This paper focuses on the discussions about the care services for elderly people during the introduction of Long-Term Care Insurance in Japan.
To resolve the problem of nursing care socialization and the associated financial challenges, in 2000, Japan introduced Long-Term Care Insurance under the Ministry of Health and Welfare, through political processes such as agreements with stakeholders, ruling examination, and diet process. Although the Ministry of Health and Welfare initially intended to examine how elderly care should be provided and how to protect financial security and develop a social care system, the discussion mostly focused on financial security and the social insurance system.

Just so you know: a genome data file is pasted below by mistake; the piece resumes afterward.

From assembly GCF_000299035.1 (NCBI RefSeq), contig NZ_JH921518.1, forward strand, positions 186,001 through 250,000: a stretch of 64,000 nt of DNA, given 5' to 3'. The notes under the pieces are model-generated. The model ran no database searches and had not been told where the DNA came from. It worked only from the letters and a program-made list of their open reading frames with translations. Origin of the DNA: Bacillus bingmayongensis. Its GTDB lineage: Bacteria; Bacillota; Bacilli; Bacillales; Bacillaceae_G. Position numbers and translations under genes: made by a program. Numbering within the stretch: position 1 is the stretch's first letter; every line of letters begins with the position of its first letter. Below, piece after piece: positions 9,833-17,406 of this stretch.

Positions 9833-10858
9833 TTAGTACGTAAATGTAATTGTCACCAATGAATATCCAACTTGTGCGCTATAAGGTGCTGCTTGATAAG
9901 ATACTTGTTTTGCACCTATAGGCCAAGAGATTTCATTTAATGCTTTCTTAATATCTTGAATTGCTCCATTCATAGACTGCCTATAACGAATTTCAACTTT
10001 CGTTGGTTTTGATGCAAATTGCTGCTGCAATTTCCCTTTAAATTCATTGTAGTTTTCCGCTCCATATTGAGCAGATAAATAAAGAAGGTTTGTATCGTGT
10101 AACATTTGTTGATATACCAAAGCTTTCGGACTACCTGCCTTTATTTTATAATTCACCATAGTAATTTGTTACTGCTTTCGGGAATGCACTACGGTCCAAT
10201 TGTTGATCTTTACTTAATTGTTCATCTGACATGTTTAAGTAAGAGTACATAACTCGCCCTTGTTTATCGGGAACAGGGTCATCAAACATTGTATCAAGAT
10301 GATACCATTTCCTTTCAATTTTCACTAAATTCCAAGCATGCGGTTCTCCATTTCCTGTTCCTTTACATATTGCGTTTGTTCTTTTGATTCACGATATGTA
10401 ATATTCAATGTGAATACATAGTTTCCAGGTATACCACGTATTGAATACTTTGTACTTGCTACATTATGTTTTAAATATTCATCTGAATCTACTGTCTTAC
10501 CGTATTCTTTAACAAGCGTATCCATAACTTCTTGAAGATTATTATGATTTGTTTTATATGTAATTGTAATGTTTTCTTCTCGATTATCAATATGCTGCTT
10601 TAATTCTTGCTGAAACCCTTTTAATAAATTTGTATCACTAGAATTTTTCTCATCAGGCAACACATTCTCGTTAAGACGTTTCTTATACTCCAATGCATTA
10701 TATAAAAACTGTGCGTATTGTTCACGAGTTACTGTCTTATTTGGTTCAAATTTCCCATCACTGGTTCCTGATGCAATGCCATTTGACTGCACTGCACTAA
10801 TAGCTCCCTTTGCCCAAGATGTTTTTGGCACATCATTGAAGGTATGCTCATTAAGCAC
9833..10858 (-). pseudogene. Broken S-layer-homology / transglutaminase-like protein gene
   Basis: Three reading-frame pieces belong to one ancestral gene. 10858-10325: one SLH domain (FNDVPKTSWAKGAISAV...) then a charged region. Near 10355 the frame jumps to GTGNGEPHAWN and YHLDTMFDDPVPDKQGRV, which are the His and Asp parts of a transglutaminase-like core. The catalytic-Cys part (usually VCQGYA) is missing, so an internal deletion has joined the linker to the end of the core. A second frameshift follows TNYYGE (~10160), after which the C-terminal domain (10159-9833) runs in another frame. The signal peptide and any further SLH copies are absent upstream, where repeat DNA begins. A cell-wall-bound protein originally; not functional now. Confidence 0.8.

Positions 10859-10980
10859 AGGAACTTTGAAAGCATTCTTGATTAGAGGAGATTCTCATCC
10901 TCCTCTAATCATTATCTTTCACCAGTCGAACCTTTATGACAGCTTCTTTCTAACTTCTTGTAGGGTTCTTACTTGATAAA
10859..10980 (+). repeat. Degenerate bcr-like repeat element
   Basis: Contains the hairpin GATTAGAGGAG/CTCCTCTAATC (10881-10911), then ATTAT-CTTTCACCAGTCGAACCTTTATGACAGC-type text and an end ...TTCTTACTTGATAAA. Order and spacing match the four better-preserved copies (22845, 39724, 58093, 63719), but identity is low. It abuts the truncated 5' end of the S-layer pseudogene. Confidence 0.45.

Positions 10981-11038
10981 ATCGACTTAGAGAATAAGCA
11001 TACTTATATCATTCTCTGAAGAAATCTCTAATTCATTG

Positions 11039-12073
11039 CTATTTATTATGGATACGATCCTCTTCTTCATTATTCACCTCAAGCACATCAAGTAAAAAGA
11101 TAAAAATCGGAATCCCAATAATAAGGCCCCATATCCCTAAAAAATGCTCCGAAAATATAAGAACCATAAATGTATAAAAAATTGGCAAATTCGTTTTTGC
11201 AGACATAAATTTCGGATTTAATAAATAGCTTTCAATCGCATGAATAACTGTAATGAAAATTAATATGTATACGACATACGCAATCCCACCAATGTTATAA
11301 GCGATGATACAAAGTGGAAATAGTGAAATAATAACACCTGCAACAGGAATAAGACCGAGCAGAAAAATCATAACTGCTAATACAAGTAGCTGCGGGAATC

As a result of the inadequate debate about elderly care service during the introduction of the system, several new social problems occurred, accompanied by the rapid increase in the elderly population, weakened family function, and the increase of new forms of unconventional families. For example, the number of elderly people waiting to occupy the intensive care home is increasing rapidly, especially in the urban areas. The number of family members who have to quit their jobs for family care is also increasing.